My ear-rings, my ear-rings
7. G. Lockhart 96

R. Crashaw

350
My eyes ! how I love

you
Anonymous 74 | O, a dainty plant is the ivy green C. Dickens

370
My genius spreads her wing

Goldsmith 536 Oaths terminate, as Paul observes, all strife
My gentle Puck, come hither. Shakespeare 655

Cowper 594
My girl hath violet eyes and yellow hair R. Buchanan 103 O beauteous God! uncircumscribed treasure
My God, I love thee! not because (Translation of

Jeremy Taylor 266
Edward Caswell).

St. F. Xavier 257 O blest of heaven, whom not the languid songs
My hair is

gray,
but not with years

Byron
551

Mark A kenside 630
My hawk is tired of perch and hood Scott

517 O blithe new comer! I have heard

Wordsworth 342
My heart aches, and a drowsy numbness pains

O, breathe not his name !

T. Moore

455
John Keats 236
My heart leaps up when I behold Wordsworth 323

O Caledonia ! stern and wild

Scott
My heart 's in the Highlands

Burns 514 O, came ye ower by the Yoke-burn Ford James Hoge 500
My heid is like to rend, Willie W. Motherwell 174 O dearest Lamb, take thou my heart !
My letters ! all dead paper, mute and white

Moravian Collection 276
E. B. Browning u O, deem not they are blest alone W.C. Bryant 610
My life is like
R. H. Wilde 610 O, dinna ask me gin I lo'e ye

Dunlop

79
My little love, do you remember Bulwer-Lytton 77

O'er the glad waters of the dark blue sea Byron

478
My loved, my honored, much-respected friend

O faint, delicious, springtime violet !

W. W. Story 367
Burns
291 O fairest of creation, last and best Milton

130
My love he built me a bonnie bower Anonymous 207 Of all the girls that are so smart . Harry Carey 52
My love, I have no fear that thou shouldst die

Of all men, saving Sylla the man-slayer Byron 711

7. R. Lowell 126. Of all the notable things on earth 7. G. Saxe 728
My love in her attire doth show her wit A nonymous 47 Of all the thoughts of God that are

E. B. Browning 576
My minde to me a kingdom is
W'm. Byrd 565 Of all the torments, all the cares W m, Walsh

59
My mother sighed, the stream of pain 7. P. Curran 426 Of a the airts the wind can blaw Burns

153
My mule refreshed, his bells

Rogers 335 O Father, let me not die young! Anonymous 288
My name is Norval : on the Grampian hills

Of Nelson and the North

Campoell

486
John Home 502 O for a lodge in some vast wilderness Cowper 462
My native land, thy Puritanic stock R. H. Newell 774 O, formed by nature, and refined by art T. Tickell 123
My prime of youth is but a frost of cares C. 7ychborn 613 Ost have I seen, at some cathedral door Longfellow 527
My sister ! my sweet sister ! if a name Byron 138 Oft in the stilly night .

T. Moore 227
My soul to-day

T. B. Read 631 O gentle, gentle summer rain. Bennett 607
Mysterious night! when our first parent knew

O God, methinks, it were a happy life Shakespeare 135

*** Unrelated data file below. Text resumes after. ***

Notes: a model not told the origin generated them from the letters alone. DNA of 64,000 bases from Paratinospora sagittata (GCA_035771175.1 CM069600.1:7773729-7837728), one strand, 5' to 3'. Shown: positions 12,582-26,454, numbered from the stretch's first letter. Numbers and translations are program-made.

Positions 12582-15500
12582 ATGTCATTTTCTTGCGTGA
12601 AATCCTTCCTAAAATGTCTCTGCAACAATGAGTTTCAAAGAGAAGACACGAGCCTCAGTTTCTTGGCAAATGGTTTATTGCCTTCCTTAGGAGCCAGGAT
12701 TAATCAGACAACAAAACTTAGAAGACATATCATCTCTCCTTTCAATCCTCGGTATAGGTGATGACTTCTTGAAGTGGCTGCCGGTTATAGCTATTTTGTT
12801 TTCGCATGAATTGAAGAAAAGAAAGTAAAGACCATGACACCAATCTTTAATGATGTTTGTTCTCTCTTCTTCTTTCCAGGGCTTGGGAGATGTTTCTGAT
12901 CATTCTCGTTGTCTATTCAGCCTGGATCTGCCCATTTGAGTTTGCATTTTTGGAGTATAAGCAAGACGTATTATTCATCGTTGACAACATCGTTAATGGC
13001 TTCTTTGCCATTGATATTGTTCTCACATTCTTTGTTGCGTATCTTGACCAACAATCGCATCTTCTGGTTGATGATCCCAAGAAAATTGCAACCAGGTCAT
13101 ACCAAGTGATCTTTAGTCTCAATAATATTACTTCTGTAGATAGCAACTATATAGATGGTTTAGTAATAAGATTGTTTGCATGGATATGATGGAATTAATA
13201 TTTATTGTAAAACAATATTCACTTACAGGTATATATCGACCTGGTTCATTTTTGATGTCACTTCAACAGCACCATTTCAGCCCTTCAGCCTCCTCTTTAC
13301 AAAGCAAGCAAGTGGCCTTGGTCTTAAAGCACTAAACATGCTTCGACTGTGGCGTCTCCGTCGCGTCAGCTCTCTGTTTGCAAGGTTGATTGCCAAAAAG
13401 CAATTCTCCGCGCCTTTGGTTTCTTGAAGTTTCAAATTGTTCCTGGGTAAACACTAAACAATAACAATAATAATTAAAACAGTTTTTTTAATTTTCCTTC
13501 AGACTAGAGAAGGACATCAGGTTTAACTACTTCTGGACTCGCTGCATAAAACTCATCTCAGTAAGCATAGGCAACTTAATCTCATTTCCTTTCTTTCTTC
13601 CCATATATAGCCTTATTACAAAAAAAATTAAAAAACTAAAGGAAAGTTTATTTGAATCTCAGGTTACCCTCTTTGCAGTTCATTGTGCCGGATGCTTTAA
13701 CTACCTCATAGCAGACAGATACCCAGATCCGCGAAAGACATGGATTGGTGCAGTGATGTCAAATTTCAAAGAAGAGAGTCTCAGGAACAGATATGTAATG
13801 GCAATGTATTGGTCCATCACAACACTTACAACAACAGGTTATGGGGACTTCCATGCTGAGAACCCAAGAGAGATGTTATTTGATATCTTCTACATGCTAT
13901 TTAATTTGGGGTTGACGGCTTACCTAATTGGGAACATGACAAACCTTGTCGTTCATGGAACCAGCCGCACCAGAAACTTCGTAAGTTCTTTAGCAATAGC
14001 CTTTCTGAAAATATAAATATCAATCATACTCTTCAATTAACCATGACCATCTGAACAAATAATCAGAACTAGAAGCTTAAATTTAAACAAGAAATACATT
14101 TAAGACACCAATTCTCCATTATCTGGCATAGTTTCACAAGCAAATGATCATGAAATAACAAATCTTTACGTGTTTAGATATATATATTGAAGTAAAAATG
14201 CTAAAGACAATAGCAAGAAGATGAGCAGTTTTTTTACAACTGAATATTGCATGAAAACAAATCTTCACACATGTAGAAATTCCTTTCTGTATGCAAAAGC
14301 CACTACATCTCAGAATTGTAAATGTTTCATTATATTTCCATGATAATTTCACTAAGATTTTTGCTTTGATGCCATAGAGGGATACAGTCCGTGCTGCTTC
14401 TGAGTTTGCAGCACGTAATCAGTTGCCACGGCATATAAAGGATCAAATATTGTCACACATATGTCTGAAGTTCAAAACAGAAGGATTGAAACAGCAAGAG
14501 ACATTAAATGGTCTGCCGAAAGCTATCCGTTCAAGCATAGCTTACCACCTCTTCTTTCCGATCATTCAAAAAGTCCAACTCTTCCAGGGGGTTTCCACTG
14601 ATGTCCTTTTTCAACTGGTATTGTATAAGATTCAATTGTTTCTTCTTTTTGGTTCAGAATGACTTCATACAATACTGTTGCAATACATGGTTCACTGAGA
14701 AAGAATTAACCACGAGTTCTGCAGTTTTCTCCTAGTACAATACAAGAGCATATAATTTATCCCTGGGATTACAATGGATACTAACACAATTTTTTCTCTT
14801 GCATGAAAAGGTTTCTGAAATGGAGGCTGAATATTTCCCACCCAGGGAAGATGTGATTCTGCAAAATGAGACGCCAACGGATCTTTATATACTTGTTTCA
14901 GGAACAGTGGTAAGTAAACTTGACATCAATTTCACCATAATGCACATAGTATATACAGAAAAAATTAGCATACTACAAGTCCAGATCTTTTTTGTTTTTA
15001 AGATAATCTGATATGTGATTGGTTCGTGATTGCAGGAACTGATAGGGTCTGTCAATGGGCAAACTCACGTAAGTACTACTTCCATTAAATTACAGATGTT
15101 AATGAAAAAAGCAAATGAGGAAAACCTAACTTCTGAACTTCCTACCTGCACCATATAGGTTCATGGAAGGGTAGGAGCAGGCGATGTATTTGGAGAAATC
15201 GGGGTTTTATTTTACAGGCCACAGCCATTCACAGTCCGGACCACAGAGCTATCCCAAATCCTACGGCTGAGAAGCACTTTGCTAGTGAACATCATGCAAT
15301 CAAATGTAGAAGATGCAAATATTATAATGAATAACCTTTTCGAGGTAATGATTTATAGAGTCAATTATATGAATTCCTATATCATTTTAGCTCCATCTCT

Blanco White 302 O God! our help in ages past.

Watts

271
My true love hath my heart, and I have his

O God! though sorrow be my fate (Translation)
Sir Ph. Sidney 57

Mary Queen of Hungary 262
My voice is still for war .
Addison 435 O, go not yet, my love

Tennyson
Nearer, my God, to thee
S. F. Adams 278 O happiness ! our being's end and aim! Pope

571
Needy knife-grinder ! whither are you going?

O happy day that fixed my choice Doddridge 275
G. Canning 726 | O, happy, happy, thrice happy state T. Hood

758
Never any more

R. Browning 166 | Oh! best of delights, as it everywhere is T. Moore 85
Never wedding, ever wooing

Campbell 64 O hearts that never cease to yearn Anonymous 176
Next to thee, O fair gazelle
Bayard Taylor 359 Oh! it is excellent .

Shakespeare 595
Night is the time for rest

Montgomery 303 O, lay thy hand in mine, dear! Gerald Massey 124
Night was again descending

Rogers 332 O, how the thought of God attracts Faber 284
No more these simple flowers belong Whittier

703 0, I have passed a miserable night! Shakespeare 578
No single virtue we could most commend Dryden 196 Italy, how beautiful thou art ! Rogers

531
No stir in the air, no stir in the sea Sowkey 482 O, it is pleasant, with a heart at ease Coleridge 634
No sun - no moon !

T. Hood

317 Old man, God bless you ! (Translation of Charles
Not a drum was heard, nor a funeral note Chas. Wolfe 717 T. Brooks)

Pfeffel

398
Not a sous had he got Thomas Ingoldsby, Esq. 767 Old Master Brown brought his ferule down
Not far advanced was morning day Scott

Anonymous

26
Nothing but leaves ; the spirit grieves Anonymous 269 Old Tubal Cain was a man of might C. Mackay

376
Not as you meant, О learned man A. D. F. Randolph 275 Old wine to drink !

R. H. Messenger 609
Not in the laughing bowers

Anonymous 223 O lovely Mary Donelly, it 's you I love the best!
Not only we, the latest seed of Time Tennyson

W. Allingham 52
Now came still evening on, and twilight gray

0, luve will venture in where it daurna weel be seen
Milton
301

Burns

53
Now has the lingering month at last gone by

O Marcius, Marcius

Shakespeare

33
Wm. Morris 83 O Mary, at thy window be !

Burns

51
Now ponder well, you parents dear Anonymous O Mary, go and call the cattle home C. Kingsley 483
Now stop your noses, readers, all and some

O melancholy bird, a winter's day

Lord Thurlow 353
Dryden 719 O mighty Cæsar! dost thou lie so low Shakespeare 693
Now the bright morning star, day's harbinger

O Mistress mine, where are you roaming? Shakespeare 51
Milton 310 O mother dear, Jerusalem .

David Dickson 257
Now the last day of many days Shelley 333 O mother of a mighty race

W. C. Bryant 444
Now there's peace on the shore 7. G. Lockhart 406 (), my God! can it be possible I have Shelley 695
Now the third and fatal conflict . R. C. Trench 581 O my luve 's like a red, red rose Burns

144
Now to the haven of thy breast Chas. Wesley 273 | O, my love 's like the steadfast sun A. Cunningham 127

146

387

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558